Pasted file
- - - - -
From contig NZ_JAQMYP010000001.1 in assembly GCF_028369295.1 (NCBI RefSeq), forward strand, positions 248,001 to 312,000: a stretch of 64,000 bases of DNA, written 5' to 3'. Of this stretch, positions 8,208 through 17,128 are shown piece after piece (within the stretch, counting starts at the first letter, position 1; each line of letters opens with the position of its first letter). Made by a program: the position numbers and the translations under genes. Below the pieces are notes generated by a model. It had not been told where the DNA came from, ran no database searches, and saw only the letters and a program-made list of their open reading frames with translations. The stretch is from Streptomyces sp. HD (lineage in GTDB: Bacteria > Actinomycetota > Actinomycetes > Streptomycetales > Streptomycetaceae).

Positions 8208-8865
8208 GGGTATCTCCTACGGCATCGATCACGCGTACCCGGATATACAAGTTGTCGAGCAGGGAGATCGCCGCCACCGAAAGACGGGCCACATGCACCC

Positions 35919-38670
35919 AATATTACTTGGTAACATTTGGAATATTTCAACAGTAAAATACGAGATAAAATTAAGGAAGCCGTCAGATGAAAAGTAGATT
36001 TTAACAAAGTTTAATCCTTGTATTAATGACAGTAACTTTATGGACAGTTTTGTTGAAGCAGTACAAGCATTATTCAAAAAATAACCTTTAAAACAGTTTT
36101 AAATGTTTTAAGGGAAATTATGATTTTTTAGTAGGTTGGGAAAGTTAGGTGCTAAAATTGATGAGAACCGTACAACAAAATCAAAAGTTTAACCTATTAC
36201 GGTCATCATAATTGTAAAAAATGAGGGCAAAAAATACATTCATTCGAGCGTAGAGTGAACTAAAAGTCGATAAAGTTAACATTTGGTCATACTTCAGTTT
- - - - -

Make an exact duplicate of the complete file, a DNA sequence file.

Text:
From contig NZ_JAQMYP010000001.1 in assembly GCF_028369295.1 (NCBI RefSeq), forward strand, positions 248,001 to 312,000: a stretch of 64,000 bases of DNA, written 5' to 3'. Of this stretch, positions 8,208 through 17,128 are shown piece after piece (within the stretch, counting starts at the first letter, position 1; each line of letters opens with the position of its first letter). Made by a program: the position numbers and the translations under genes. Below the pieces are notes generated by a model. It had not been told where the DNA came from, ran no database searches, and saw only the letters and a program-made list of their open reading frames with translations. The stretch is from Streptomyces sp. HD (lineage in GTDB: Bacteria > Actinomycetota > Actinomycetes > Streptomycetales > Streptomycetaceae).

Positions 8208-8865
8208 GGGTATCTCCTACGGCATCGATCACGCGTACCCGGATATACAAGTTGTCGAGCAGGGAGATCGCCGCCACCGAAAGACGGGCCACATGCACCC

Positions 35919-38670
35919 AATATTACTTGGTAACATTTGGAATATTTCAACAGTAAAATACGAGATAAAATTAAGGAAGCCGTCAGATGAAAAGTAGATT
36001 TTAACAAAGTTTAATCCTTGTATTAATGACAGTAACTTTATGGACAGTTTTGTTGAAGCAGTACAAGCATTATTCAAAAAATAACCTTTAAAACAGTTTT
36101 AAATGTTTTAAGGGAAATTATGATTTTTTAGTAGGTTGGGAAAGTTAGGTGCTAAAATTGATGAGAACCGTACAACAAAATCAAAAGTTTAACCTATTAC
36201 GGTCATCATAATTGTAAAAAATGAGGGCAAAAAATACATTCATTCGAGCGTAGAGTGAACTAAAAGTCGATAAAGTTAACATTTGGTCATACTTCAGTTT